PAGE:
Thursday, October 9, 2008

An Open Letter to John McCain

By now, everyone is familiar with the negative direction taken by the McCain-Palin campaign. Obama has been accused of "pal[ling] around with terrorists," of being a secret Muslim fanatic, of being an outsider. "We don't know him," we hear over and over again. He's dangerous, we're told. He doesn't see America the way that we see America. And so on.

These attacks are morally repugnant, yes. I shan't go into detail about why, as I think it's a topic that has been addressed ad infinitum. Suffice it to say, I think this sort of thing runs against the principles upon which our country was founded, and for which our country is supposed to stand. I'm really much more interested in the question of just why you, Mr. McCain, are going along with this.

Oh, sure, I can theorize as to why your campaign has taken on this tack. Quite simply, I think the sort of folks that buy into this sort of thing may be all that you have left. As the economic crisis has reared its ugly head, and more voters have defected from the party perceived to have caused this mess, I think it's possible that you've been left with the guys who are too scared--of the unknown "Other," of terrorists, or what have you--to jump ship. From a political standpoint, if the folks most strongly in your camp are the ones that respond to this sort of thing, why not just appeal directly to your base? Perhaps from a political strategy viewpoint, this makes perfect sense.

Of course, the fact that there may be a motive behind this sort of campaigning does not excuse it. Sure, I can see why the Republican brass might take things in this direction. There is a status quo in place. A lot of people have a lot at stake in protecting that status quo. So, sure, I can understand why they might go to such lengths to accomplish their goals.

I think I can even understand where Governor Palin is coming from. Oh, sure, the things that are coming out of her mouth are fanning the flames of hatred, and I think it's very hypocritical for her to question Obama's qualifications, record, et cetera. But you know what? If the Republican brass approached me with a chance to become Vice President, I might accept it as well, woefully under-qualified or no. And I might spout whatever partisan rhetoric they told me to, as well; these guys, after all, are old hands at this. They must know what they're doing, right? Ms. Palin has already demonstrated that thinking for herself is not necessarily her forte; I think I understand how she finds herself here.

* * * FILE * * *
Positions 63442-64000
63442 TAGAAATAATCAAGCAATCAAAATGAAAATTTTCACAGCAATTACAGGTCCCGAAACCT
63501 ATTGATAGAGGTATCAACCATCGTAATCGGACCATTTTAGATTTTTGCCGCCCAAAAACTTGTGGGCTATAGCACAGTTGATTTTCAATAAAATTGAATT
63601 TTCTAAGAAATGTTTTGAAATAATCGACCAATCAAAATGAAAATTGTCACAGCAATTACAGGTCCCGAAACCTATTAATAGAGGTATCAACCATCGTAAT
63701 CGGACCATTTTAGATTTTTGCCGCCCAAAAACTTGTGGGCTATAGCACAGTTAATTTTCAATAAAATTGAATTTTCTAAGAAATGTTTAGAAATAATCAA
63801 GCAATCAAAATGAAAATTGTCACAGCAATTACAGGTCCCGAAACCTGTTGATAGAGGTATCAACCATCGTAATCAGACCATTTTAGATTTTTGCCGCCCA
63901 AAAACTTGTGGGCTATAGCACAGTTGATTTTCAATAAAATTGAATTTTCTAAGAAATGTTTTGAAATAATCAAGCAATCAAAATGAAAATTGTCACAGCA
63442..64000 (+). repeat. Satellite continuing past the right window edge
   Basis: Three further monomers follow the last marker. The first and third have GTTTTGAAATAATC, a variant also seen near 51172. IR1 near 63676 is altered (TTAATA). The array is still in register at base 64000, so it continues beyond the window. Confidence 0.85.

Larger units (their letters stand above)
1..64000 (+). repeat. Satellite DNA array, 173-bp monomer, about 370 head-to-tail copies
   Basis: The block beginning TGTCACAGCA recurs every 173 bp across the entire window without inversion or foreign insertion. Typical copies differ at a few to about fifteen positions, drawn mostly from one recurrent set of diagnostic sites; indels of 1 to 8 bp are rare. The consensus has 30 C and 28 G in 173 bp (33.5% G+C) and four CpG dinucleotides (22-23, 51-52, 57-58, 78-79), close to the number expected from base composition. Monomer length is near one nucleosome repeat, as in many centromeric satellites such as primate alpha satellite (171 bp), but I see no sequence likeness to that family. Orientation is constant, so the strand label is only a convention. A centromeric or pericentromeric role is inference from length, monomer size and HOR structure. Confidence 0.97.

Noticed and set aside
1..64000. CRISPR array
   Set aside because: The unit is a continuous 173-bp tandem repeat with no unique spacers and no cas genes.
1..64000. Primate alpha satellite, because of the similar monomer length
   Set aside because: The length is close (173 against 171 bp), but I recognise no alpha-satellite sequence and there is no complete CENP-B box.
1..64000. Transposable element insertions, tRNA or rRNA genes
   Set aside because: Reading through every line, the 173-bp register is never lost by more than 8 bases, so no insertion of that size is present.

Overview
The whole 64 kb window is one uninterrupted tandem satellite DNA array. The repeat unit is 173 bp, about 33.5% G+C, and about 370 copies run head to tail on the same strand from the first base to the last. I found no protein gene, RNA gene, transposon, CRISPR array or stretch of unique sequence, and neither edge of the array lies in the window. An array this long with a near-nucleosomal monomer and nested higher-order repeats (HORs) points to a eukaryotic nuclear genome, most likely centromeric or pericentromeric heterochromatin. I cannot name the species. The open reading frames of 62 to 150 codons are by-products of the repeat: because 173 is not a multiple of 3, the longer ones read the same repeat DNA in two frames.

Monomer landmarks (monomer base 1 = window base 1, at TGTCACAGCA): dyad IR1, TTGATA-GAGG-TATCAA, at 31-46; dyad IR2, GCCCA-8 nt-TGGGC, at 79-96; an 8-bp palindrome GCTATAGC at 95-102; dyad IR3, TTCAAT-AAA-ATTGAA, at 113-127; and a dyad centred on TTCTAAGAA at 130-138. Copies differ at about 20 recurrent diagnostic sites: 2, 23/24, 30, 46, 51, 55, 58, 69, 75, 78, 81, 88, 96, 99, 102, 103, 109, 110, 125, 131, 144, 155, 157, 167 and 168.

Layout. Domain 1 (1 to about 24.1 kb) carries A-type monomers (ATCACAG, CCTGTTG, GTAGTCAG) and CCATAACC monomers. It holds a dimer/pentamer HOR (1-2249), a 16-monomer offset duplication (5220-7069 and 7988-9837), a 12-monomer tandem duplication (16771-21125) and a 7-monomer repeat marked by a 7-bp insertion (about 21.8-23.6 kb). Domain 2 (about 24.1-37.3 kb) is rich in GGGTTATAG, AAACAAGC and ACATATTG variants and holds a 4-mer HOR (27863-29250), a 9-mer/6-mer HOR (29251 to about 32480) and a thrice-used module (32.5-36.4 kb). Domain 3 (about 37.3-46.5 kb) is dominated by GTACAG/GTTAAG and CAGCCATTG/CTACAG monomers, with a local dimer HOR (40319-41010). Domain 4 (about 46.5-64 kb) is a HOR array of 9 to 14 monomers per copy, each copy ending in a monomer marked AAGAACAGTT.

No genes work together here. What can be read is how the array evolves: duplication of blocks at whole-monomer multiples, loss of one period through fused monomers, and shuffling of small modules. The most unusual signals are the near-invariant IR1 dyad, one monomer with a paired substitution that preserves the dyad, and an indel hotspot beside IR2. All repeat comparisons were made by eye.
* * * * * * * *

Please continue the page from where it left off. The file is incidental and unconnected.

But I am extremely disappointed you, John McCain. While I have always identified more with Democrats than Republicans, the truth of the matter is, I used to like you. There was even a time (years past now, but still) when I even thought I'd be willing to vote for you. Here was a guy with such convictions that he'd stand up for what he believed in even when it went against the party line. Here was a guy that pissed off his own party as often as the other guys did. And he didn't seem to care, because this was what he believed in. Clearly a class act.

But now. Now. Oh, Senator McCain. I can't believe that, in your heart of hearts, you don't know that this is wrong. Listen to the things that people are saying, for heaven's sake. So you'd like to President instead of Mr. Obama; I can understand that. But this is a person, a real person, not just an opponent. He has a wife. And children. And family. And friends. Not to mention the support of at least half this country. That is a lot of people that, at the very least, would prefer not to hear these awful things said about him. And at worst? We don't want to see him get hurt because you were trying to win an election. I don't think you want that, either.

And please, don't hide behind the fact that you're not the one saying the really inflammatory stuff. I know, it wasn't you that yelled "terrorist" or "commie fag" or "kill him." And you have no control over people's thoughts, or the words that come out of their mouths. But you do, sir, have a responsibility to condemn this sort of talk. Because your silence is tantamount to acceptance, Mr. McCain, and I don't think this is who you really are. In any event, Mr. Obama has been forced to denounce the support of individuals who have been identified with intolerance and unrest (Rev. Wright and Louis Farrakhan spring to mind). Are you unwilling to dissociate yourself with an entire atmosphere of bigotry because votes are votes? You are better than this, sir.

In short, Mr. McCain, Governor Palin is new to Washington, and new to us. She has an excuse for engaging in this kind of behavior (not a justification, mind you, but an excuse). But you, sir? We expected better from you. Or at least, I did.

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